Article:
> against the rules of zoology being executed by Wuster et al. as seen by his
> relentless cross posting and self promotion here and elsewhere.
>
> This is EXACTLY why Wuster et al. must be censured and his war plan
> stopped!
>
>
>
> Snakebustersâ <http://www.snakebusters.com.au> - Australia's best reptiles
> â
> The only hands-on reptilesâ shows that lets people hold the animalsâ.
> Reptile partiesâ <http://www.reptileparties.com.au>, events, courses
> Phones: 9812 3322
> 0412 777 211
>
>
> > Date: Wed, 22 May 2013 10:31:59 +0200
> > From: aphodiinaemate at gmail.com
> > To: taxacom at mailman.nhm.ku.edu
>
> > Subject: Re: [Taxacom] Paper on taxonomic standards in herpetology
> >
> > Stephen, lay off Wolfgang for a bit. He is venting in this forum to see
> > what the general feelings are. You will agree that any changes that
> appear
> > in the Code, will be relatively far in the future and rather more
> tempered
> > than what the herp taxonomists´community may want. For Wolfgang et al the
> > Code cannot offer a solution at this point, and it will be limited in any
> > case.
> >
> > Doug has already offered several constructive comments on the topic. Some
> > of his suggestions are worthy of discussion as possible future changes to
> > the Code, which may or may not come to pass depending on feasibility of
> > implementation or even the desire of the rest to implement them. The Code
> > will evolve with the times and with the needs of its users and there is
> > nothing wrong with this. And based on the exchange going on for the last
> > week or so, it is safe to say that the democratic process is healthy and
> > "independents" (retired taxonomists, amateurs like me, etc) will not be
> > squeezed out.
> >
> > The idea of communal shunning as a faster/cheaper/retroactive option than
> > LANs has already been mentioned, and it is probably a better approach
> than
> > broad-stroke legislation (yes, I am backpedalling a bit). If they feel it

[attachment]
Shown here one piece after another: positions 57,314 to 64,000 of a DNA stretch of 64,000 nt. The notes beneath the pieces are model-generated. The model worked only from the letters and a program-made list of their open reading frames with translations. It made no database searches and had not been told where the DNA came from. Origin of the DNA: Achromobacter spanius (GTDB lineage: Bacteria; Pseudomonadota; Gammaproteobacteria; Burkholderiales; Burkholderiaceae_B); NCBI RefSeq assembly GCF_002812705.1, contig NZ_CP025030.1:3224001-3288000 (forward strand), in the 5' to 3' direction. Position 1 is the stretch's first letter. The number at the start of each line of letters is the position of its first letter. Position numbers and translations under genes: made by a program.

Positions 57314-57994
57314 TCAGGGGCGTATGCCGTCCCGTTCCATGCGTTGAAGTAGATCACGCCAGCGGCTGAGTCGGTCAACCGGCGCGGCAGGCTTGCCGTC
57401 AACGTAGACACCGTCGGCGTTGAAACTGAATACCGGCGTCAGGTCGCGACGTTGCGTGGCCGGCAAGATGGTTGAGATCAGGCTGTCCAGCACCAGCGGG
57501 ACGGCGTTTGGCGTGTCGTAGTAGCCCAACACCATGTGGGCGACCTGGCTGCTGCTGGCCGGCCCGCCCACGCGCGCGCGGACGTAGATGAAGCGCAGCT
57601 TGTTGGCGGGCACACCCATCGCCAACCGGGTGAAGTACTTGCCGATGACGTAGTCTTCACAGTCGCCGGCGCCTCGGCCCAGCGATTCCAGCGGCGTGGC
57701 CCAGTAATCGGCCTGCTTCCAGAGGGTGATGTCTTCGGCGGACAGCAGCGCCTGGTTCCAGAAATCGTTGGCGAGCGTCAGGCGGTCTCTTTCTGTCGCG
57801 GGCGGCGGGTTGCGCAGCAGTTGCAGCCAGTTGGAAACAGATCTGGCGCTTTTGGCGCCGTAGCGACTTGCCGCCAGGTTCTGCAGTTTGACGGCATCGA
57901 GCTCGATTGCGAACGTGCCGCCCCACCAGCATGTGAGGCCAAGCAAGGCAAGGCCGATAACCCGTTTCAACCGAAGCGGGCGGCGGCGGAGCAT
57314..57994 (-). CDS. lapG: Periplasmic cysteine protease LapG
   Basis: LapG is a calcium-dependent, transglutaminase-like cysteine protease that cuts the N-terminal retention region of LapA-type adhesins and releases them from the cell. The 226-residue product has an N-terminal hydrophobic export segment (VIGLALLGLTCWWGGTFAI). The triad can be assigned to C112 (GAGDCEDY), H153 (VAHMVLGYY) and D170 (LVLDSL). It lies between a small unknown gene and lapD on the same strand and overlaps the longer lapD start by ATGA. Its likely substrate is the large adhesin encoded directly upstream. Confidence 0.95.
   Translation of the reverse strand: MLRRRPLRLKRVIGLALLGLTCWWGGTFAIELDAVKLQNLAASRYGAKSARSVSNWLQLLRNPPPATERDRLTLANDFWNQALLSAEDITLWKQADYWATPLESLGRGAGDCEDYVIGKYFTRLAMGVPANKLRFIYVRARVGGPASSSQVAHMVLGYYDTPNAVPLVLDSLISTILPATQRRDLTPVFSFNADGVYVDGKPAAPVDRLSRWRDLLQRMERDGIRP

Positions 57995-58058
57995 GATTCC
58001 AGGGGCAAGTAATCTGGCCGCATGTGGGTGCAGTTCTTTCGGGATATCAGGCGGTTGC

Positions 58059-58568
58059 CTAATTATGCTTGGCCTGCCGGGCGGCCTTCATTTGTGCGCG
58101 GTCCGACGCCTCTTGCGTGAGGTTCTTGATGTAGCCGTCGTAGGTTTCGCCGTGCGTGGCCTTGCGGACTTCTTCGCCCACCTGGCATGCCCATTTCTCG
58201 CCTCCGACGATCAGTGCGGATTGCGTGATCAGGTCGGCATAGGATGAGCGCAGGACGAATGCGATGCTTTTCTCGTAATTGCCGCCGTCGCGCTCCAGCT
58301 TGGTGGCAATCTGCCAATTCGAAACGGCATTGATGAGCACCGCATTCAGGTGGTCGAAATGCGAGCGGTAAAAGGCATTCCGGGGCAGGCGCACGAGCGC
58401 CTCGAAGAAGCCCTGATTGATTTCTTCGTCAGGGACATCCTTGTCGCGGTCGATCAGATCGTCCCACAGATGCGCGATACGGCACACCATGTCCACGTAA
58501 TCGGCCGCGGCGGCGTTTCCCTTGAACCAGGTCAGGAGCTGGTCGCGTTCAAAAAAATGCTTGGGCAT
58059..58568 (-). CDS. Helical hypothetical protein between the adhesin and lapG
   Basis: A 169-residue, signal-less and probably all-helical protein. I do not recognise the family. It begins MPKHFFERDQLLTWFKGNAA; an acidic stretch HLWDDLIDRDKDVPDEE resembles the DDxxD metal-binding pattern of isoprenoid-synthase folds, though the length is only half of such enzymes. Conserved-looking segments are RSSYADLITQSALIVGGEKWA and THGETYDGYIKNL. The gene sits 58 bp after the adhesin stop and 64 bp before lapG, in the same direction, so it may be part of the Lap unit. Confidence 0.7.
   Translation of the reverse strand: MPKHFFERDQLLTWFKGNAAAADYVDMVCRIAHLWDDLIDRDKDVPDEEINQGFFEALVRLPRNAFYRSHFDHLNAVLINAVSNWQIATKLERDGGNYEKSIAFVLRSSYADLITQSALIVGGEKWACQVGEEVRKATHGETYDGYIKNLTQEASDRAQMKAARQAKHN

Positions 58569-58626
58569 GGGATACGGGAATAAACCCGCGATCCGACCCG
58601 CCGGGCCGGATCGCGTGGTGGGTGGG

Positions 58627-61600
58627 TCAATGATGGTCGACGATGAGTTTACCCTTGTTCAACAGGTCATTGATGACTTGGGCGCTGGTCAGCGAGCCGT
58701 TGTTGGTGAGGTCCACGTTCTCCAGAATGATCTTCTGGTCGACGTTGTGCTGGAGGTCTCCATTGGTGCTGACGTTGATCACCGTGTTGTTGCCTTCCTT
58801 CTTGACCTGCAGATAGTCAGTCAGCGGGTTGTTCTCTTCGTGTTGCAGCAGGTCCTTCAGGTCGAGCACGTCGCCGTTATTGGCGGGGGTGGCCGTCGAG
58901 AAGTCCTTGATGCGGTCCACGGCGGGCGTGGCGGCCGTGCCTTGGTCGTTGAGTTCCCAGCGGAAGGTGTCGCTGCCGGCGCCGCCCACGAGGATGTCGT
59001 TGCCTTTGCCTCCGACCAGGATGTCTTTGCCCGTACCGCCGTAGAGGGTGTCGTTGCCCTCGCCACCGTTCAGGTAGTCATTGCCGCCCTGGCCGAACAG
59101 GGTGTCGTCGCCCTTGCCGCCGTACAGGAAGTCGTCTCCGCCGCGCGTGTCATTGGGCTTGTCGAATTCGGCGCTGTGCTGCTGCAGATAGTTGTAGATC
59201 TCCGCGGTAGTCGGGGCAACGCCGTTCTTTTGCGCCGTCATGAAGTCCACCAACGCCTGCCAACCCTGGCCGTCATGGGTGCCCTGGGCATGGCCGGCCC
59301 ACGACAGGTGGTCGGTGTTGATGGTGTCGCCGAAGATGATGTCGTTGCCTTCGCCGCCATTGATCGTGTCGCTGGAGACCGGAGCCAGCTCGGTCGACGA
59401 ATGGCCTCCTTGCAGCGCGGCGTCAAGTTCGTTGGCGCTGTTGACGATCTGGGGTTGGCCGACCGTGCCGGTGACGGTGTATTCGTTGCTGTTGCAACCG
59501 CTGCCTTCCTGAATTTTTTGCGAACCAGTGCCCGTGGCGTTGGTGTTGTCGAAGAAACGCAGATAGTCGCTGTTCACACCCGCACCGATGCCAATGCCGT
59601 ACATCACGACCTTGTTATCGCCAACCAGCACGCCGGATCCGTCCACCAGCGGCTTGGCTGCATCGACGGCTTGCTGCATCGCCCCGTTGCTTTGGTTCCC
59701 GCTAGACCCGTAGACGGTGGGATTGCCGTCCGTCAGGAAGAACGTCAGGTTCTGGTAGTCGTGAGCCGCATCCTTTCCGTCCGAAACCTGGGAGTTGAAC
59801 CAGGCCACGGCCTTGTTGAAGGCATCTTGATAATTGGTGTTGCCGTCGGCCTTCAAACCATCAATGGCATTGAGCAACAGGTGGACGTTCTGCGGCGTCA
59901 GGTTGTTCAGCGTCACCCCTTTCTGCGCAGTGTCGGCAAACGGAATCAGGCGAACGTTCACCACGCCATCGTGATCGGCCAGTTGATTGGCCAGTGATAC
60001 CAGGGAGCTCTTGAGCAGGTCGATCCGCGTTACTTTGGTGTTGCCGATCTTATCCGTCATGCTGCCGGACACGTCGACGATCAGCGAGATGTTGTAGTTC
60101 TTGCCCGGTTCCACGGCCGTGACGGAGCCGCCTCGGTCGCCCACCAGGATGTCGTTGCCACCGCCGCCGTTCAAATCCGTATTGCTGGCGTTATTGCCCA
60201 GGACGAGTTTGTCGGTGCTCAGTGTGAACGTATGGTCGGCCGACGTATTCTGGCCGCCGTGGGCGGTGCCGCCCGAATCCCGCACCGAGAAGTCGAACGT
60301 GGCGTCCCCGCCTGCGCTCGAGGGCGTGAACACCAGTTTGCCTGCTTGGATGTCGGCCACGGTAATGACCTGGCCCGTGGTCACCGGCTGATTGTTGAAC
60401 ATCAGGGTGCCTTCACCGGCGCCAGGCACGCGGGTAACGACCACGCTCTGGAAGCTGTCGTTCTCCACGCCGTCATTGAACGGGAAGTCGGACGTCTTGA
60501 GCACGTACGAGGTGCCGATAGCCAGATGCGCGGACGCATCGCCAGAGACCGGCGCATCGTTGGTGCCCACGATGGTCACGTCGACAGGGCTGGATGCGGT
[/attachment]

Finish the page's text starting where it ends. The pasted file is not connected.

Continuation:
> > is appropriate for their work, then as long as it has general support
> from
> > their members I don´t see anything wrong with it. There is a balance
> > between freedom and conformism to a group´s rules.
> >
> > As a trivial comment I would like to point out that although you may be
> > correct in stating that ´..."There is no glory in naming ..."!´, I can´t
> > help but notice that in general, janitorial work does not get the same
> > recognition (or janitors for that matter) as the more "creative" work.
> >
> > Best
> >
> > Jason
> >
> >
> > On 22 May 2013 09:29, Stephen Thorpe <stephen_thorpe at yahoo.co.nz> wrote:
> >
> > > [quote]taxonomic decisions in herpetology and their nomenclatural
> > > consequences are acceptable only when supported by a body of evidence
> > > published within the peer-review process[unquote]
> > >
> > > I agree that taxonomic decisions in herpetology are acceptable only
> when
> > > supported by a body of published evidence. I'm not sure that peer
> review
> > > prior to publication adds anything? But more seriously, it is the
> > > "nomenclatural consequences" bit which is highly debatable! If new
> names
> > > are published in accordance with the Code, then they cannot be claimed
> to
> > > be "unacceptable", except that they may be treated as synonyms (i.e.
> > > invalid). This much is already an option. It is however evident that
> you,
> > > Wolfgang, are pushing for such names to be considered unavailable, and
> THAT
> > > is the contentious bit ...
> > >
> > > Stephen
> > >
> > > From: Wolfgang Wuster <w.wuster at bangor.ac.uk>
> > > To: "taxacom at mailman.nhm.ku.edu" <taxacom at mailman.nhm.ku.edu>
> > > Sent: Wednesday, 22 May 2013 6:58 PM
> > > Subject: Re: [Taxacom] Paper on taxonomic standards in herpetology
> > >
> > >
> > > The Australian Society of Herpetologists AGM minutes containing the
> > > motion passed, together with a list of those present and the outcome of
> > > the vote, are available here :
> > >
> > >
> http://www.australiansocietyofherpetologists.org/docs/ash-minutes-37th-AGM-Feb-2013.docx
> > >
> > >
> > > --
> > > Dr. Wolfgang Wüster - Senior Lecturer
> > > School of Biological Sciences Bangor University
> > > Environment Centre Wales
> > > Bangor LL57 2UW Wales, UK
> > > Tel: +44 1248 382301 Fax: +44 1248 382569
> > > E-mail: w.wuster at bangor.ac.uk
> > > http://pages.bangor.ac.uk/~bss166/
> > >
> > >
> > >
> > >
> > > --
> > > Rhif Elusen Gofrestredig / Registered Charity No. 1141565
> > >
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> > > hanfonodd yn unig ac nid yw o anghenraid yn cynrychioli barn